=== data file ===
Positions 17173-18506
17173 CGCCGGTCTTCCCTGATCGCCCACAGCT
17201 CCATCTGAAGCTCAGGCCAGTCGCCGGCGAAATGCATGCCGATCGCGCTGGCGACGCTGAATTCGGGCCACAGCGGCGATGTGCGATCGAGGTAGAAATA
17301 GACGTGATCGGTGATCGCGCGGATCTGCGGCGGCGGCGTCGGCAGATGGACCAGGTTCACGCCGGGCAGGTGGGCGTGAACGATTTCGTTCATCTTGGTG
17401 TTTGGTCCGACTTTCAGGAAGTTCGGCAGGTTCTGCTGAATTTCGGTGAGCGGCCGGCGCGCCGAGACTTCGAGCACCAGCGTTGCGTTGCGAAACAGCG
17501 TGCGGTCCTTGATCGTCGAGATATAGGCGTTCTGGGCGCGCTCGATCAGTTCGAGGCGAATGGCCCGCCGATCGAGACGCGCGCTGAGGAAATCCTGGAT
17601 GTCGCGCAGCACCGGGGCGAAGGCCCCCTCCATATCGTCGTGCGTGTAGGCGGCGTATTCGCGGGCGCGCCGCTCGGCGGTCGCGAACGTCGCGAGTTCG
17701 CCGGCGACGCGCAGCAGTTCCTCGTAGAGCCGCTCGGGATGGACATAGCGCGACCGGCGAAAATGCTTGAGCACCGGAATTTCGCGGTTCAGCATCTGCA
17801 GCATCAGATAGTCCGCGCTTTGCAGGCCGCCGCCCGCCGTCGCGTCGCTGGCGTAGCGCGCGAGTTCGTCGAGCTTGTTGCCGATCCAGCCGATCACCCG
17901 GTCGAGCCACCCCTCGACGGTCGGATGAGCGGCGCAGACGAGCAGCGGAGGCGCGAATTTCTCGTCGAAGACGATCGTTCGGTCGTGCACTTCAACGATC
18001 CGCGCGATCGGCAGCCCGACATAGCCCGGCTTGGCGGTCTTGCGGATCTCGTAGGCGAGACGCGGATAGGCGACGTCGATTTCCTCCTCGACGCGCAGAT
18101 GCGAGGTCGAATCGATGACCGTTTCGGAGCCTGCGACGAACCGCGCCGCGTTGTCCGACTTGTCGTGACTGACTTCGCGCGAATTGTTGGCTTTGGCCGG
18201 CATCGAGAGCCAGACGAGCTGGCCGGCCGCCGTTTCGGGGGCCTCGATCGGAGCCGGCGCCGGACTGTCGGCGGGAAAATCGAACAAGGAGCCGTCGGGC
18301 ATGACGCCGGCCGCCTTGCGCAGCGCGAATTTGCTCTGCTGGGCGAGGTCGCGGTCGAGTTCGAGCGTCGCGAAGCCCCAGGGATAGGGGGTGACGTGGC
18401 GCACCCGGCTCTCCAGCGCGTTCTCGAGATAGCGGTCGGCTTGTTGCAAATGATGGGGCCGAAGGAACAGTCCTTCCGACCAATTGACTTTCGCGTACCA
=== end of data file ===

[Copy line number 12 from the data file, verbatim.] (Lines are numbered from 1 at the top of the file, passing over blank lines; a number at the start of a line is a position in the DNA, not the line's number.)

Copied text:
18101 GCGAGGTCGAATCGATGACCGTTTCGGAGCCTGCGACGAACCGCGCCGCGTTGTCCGACTTGTCGTGACTGACTTCGCGCGAATTGTTGGCTTTGGCCGG